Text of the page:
Atlas Of Metamorphic Rocks And Their Textures Pdf

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Atlas of metamorphic rocks and their textures

Olivine: forsterite Olivine: Forsterite, in marble. Plane-polarised light, width of view 2. Polars crossed, width of view 2. Zircon, with distinct core and rim zones, in aluminous granulite. Plane-polarised light, width of view 0. Polars crossed, width of view 0.

Titanite sphene , in calc-silicate marble. Plane-polarised light, width of view 1 mm. Polars crossed, width of view 1 mm. Garnet: almandine, in kyanite-grade mica schist. Garnet: almandine, idioblastic and poikiloblastic, in schist.

Plane-polarised light, width of view 6 mm. Garnet: almandine, with graphitic inclusion trails showing a deflection near the rim, in kyanite-garnet schist. Garnet: almandine, with rotational double-spiral inclusion trails, in schist. Garnet: almandine-pyrope, with sillimanite inclusions, in granulite-facies garnet-cordierite gneiss. Plane-polarised light, field of view 5 mm.

Garnet: almandine-pyrope-grossular, with corona texture of plagioclase and orthopyroxene, in granulite-facies metabasite. Plane-polarised light, field of view 4 mm. Garnet: almandine-pyrope-grossular isotropic mass at centre , with corona texture of plagioclase and orthopyroxene, in granulite-facies metabasite. Polars crossed, field of view 4 mm. Garnet: andradite, in marble. Plane-polarised light, field of view 3.

Vesuvianite, in calc-silicate skarn. Plane-polarised light, field of view 2. Polars crossed, field of view 2.

Sillimanite fibrolite , intergrown with biotite in schist. Polars crossed, field of view 5 mm. Sillimanite, nodules of fibrolite in schist. Sillimanite, prismatic, in aluminous granulite. Andalusite chiastolite in graphitic hornfels. Plane-polarised light, field of view 8 mm. Andalusite chiastolite with pink core zone, in graphitic hornfels. Andalusite, poikiloblastic, in schist. Ordinary light, field of view 10 mm. Kyanite, in schist, showing three different crystal orientations.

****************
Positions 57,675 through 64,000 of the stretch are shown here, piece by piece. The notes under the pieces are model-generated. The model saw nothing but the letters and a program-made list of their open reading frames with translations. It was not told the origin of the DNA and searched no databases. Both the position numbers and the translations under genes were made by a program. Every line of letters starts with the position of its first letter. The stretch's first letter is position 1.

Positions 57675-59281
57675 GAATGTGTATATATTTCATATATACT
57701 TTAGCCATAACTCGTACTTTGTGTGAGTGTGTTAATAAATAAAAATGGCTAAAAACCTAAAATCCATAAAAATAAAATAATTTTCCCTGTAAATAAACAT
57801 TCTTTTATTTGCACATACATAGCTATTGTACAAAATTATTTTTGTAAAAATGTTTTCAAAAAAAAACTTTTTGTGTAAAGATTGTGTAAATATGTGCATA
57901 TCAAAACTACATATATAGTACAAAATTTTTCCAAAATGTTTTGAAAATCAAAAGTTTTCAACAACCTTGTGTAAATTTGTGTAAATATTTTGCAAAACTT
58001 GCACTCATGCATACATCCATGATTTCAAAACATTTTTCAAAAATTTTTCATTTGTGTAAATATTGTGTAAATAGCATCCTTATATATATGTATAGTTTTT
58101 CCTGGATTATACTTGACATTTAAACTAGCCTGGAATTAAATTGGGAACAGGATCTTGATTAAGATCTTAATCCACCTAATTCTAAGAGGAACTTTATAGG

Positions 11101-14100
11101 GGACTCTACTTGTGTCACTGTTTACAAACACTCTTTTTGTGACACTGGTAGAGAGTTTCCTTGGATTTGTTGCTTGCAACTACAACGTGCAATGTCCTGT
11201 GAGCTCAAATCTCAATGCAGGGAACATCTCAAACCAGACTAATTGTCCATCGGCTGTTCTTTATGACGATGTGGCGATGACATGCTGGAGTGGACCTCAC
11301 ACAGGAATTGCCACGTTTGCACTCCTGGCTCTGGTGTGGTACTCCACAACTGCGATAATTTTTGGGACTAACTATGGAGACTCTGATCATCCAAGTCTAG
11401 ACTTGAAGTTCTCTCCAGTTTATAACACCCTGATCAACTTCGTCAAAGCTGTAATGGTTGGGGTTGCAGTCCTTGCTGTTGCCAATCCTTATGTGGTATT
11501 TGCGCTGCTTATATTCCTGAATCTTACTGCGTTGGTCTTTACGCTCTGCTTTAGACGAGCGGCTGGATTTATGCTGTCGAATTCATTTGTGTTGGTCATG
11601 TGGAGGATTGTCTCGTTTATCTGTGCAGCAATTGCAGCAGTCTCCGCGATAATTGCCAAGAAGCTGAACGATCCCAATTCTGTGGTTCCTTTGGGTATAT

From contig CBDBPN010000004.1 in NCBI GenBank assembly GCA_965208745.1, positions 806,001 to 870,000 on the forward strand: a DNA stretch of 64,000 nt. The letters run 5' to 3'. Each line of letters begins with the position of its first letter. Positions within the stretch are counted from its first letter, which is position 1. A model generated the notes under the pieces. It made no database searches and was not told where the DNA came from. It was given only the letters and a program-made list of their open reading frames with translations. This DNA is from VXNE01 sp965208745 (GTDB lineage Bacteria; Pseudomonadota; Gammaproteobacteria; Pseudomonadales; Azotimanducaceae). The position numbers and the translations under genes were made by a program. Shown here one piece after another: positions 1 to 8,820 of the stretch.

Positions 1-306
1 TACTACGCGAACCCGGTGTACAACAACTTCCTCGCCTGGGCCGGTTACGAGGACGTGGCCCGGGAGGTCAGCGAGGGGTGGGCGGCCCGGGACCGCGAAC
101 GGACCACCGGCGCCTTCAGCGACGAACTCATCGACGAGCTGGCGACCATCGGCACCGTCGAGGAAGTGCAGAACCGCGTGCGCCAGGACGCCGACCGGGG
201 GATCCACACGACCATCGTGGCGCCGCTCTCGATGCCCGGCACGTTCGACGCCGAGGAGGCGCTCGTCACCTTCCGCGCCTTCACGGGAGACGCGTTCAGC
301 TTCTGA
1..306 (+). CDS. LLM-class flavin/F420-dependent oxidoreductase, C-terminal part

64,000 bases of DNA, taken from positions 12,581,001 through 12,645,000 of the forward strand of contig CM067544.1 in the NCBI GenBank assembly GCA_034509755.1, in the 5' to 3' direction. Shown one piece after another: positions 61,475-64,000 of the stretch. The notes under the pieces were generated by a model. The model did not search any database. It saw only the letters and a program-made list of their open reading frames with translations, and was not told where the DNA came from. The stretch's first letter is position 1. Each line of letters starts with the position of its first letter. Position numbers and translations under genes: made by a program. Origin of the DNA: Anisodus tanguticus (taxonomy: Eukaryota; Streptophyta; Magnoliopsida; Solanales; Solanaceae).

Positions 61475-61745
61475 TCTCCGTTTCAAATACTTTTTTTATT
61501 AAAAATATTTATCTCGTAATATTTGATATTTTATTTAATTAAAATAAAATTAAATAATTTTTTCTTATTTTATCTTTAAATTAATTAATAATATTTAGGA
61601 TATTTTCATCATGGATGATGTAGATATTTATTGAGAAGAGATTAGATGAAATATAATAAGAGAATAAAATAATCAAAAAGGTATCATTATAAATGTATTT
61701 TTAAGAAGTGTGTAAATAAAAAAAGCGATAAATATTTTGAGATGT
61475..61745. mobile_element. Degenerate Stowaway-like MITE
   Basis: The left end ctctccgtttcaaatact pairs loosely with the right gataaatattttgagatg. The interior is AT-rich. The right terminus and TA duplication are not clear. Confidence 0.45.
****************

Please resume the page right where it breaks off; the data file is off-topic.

Staurolite, prism in schist. Staurolite poikiloblast, in schist. Staurolite poikiloblast showing interpenetrant twinning, in schist. Staurolite showing internal inclusion fabric, in schist. Plane-polarised light, field of view 1 mm.

Staurolite poikiloblast, in hornfels. Plane-polarised light, field of view 2 mm. Polars crossed, field of view 2 mm. Chloritoid, in schist, showing lamellar twinning and anomalous interference colours.

Sapphirine blue , with spinel, phlogopite and enstatite in Mg-Al-rich granulite. Epidote group: Clinozoisite, showing anomalous interference colours. Polars crossed, field of view 1 mm. Epidote group: Clinozoisite, poikiloblast in eclogite.

Epidote group: Clinozoisite, poikiloblast in eclogite, showing zoned birefringence core more Fe-rich. Epidote in calc-silicate marble. Epidote group: Zoisite, in high-pressure gneiss. Plane-polarised light, field of view 1.

Epidote group: Zoisite, showing anomalous blue interference colours and narrow rim of clinozoisite. Polars crossed, field of view 1. Epidote group: Piemontite, in manganiferous metachert. Lawsonite, pale brownish, with glaucophane, chlorite and white mica, in blueschist.

Cordierite, granoblastic-polygonal texture, granulite facies. Cordierite, poikiloblastic, in low-P spotted schist Buchan type. Cordierite, showing complex sector twinning, in spotted hornfels. Cordierite colourless , in aluminous hornfels. Cordierite, in aluminous hornfels. Cordierite, with sillimanite inclusions, in granulite-facies metapelitic gneiss. Osumilite double-ring silicate resembling cordierite, diagnostic of ultrahigh-T metamorphism , with feldspar and orthopyroxene.

Note yellow 'pinite' alteration. Note near-isotropic 'pinite' alteration at margins. Pyroxene: clinopyroxene green and orthopyroxene pink in granulite-facies tonalitic gneiss. Pyroxene: clinopyroxene mostly second-order colours and orthopyroxene first-order colours in granulite-facies tonalitic gneiss.

Pyroxene: diopside, in calc-silicate marble. Pyroxene: enstatite pale pinks and greens with olivine colourless, upper right and pale olive hornblende, in granulite-facies ultrabasic gneiss. Pyroxene: enstatite first-order colours with olivine high colours, upper right , in granulite-facies ultrabasic gneiss. Pyroxene: aluminous enstatite, poikiloblast in granulite-facies cordierite gneiss. Plane-polarised light, width of view 19 mm.